Because the first question said "book" rather than "novel", I answered yes, but the book I bought was non-fiction.

As to self-publishing, I think that it can work well for non-fiction, especially if there is a clearly defined but possibly niche market. For example, a local history or a book of local walks/legends or similar.

With regard to fiction, there are certain situations where I think it works but that many people who go the self-published route are seriously misguided.
Feb. 20th, 2010 05:19 pm (UTC)
You make an an excellent point about non-fiction - I'd include comic books and possibly juvenile picture books in there too.

Thanks for sharing.

PS: I love that icon :)
(Deleted comment)
Feb. 20th, 2010 03:40 pm (UTC)
You mention LuLu, and I do know a few people who've had books bound with them - but there, I think, you're getting into a difference between 'self-published' and 'vanity press'. The former being those who are trying to mainstream sell a book, the latter being for people who just want a few really nice copies of something (like a family cookbook) to keep/give to relatives. I do know people who've used (and been very happy) with vanity presses for that reason. But there you're just paying them for a service (printing and binding), not really 'publishing'.

Edited to add: I completely agree with everything you said about self-publishing houses being con artists, trying to fleece people out of their money. Very good point to bring up!

Edited at 2010-02-20 03:41 pm (UTC)
(no subject) - jongibbs - Feb. 20th, 2010 05:29 pm (UTC) - Expand
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Feb. 20th, 2010 03:36 pm (UTC)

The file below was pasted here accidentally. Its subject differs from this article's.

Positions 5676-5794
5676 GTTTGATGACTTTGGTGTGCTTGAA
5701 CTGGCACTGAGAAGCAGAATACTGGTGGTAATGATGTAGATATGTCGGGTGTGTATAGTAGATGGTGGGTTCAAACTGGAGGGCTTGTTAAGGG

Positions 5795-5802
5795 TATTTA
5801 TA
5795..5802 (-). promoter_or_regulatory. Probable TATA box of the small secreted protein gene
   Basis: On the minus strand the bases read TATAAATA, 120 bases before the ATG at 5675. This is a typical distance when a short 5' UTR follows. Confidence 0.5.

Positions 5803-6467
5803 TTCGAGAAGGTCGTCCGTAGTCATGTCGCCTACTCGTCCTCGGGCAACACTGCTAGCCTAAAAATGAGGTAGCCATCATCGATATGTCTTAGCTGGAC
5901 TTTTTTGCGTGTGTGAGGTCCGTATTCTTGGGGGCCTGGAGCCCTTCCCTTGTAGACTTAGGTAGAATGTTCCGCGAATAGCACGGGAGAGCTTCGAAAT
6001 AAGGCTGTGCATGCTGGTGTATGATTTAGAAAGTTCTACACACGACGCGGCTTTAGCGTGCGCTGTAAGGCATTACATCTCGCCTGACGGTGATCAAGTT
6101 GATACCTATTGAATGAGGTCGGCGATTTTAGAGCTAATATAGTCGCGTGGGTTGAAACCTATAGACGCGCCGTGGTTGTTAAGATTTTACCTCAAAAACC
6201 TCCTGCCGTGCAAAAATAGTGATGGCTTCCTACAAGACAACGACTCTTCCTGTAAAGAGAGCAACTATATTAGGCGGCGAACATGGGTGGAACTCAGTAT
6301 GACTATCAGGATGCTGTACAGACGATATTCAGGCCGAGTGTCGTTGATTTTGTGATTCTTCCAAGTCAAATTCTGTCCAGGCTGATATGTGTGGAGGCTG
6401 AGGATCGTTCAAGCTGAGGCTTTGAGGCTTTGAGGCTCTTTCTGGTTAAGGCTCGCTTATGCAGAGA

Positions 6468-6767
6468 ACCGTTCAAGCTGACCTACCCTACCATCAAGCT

I had a hard time with the last one, because, frankly, the level of editing on 'properly' published books has been crap lately. I read a new novel by a best-selling author last year that had many, many glaring problems - from typos to wrong words to format/punctuation issues.

In the second question, it's not my interest that would be lower (my interest is set based on the synopsis), but I admit it would lower my expectations (which could be a good thing, I could be pleasantly surprised).
Feb. 20th, 2010 03:55 pm (UTC)
GUD doesn't accept self-pub for review, but I've read small-press-published pieces that were only a notch above (or not even) the stereotypical self-pub, for review. *twitch*

As for the editing level on 'properly' published books (and here I'm using the scare quotes to mean big-press-published), ... I've noticed a decline, too, but it really doesn't compare.
(no subject) - smeddley - Feb. 20th, 2010 04:02 pm (UTC) - Expand
(no subject) - kaolinfire - Feb. 20th, 2010 04:04 pm (UTC) - Expand
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(no subject) - jongibbs - Feb. 20th, 2010 06:47 pm (UTC) - Expand
Feb. 20th, 2010 03:45 pm (UTC)
Self-publishing niche nonfiction can make sense.

Fiction, not so much. You can't even get it in the bookstores if you self-publish.
Feb. 20th, 2010 05:36 pm (UTC)
I think you might have a hard time getting it into a library too (though your local branch might take it).